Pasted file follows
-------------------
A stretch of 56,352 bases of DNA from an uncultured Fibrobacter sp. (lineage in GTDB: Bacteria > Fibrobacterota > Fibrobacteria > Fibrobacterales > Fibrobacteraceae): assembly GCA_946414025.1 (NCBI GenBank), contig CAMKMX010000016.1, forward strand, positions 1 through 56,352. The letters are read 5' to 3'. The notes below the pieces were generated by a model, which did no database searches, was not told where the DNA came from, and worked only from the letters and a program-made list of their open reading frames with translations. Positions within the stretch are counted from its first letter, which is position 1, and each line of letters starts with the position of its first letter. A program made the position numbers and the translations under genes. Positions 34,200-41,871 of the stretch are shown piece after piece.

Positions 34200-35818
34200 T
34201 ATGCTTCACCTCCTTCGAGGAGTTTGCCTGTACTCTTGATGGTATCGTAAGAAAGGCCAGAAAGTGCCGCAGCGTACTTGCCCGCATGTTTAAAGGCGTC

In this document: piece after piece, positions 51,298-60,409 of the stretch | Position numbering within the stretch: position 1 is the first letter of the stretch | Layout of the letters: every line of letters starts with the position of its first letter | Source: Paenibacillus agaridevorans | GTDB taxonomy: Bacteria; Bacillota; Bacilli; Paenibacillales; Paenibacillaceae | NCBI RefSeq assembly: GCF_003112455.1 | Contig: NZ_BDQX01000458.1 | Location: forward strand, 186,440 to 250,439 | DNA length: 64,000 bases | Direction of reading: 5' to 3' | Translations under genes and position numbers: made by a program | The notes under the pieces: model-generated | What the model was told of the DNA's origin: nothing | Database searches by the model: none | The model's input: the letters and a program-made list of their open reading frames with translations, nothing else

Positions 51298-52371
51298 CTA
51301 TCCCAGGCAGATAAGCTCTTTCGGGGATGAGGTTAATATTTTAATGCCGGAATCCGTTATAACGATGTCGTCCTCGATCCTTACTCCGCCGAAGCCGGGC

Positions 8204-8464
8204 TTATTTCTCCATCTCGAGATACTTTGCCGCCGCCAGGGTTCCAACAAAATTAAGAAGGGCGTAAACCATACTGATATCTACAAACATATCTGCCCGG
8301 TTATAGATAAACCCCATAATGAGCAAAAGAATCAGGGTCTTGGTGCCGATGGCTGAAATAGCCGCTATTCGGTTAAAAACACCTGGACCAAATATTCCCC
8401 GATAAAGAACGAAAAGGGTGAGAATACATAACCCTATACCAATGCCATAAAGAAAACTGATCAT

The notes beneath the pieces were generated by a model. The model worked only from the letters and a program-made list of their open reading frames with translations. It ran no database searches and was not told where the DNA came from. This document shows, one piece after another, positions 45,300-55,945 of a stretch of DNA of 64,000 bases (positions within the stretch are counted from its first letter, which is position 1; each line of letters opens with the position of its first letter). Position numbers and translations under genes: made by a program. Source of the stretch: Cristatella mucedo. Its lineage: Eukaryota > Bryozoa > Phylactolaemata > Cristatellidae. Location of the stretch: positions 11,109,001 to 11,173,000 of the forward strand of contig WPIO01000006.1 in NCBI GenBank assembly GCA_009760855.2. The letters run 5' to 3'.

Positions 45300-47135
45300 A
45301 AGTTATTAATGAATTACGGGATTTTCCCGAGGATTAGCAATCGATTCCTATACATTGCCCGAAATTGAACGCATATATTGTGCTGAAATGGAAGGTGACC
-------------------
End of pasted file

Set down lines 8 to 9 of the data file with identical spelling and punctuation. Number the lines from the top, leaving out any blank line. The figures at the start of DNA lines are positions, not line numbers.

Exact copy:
51301 TCCCAGGCAGATAAGCTCTTTCGGGGATGAGGTTAATATTTTAATGCCGGAATCCGTTATAACGATGTCGTCCTCGATCCTTACTCCGCCGAAGCCGGGC

Positions 8204-8464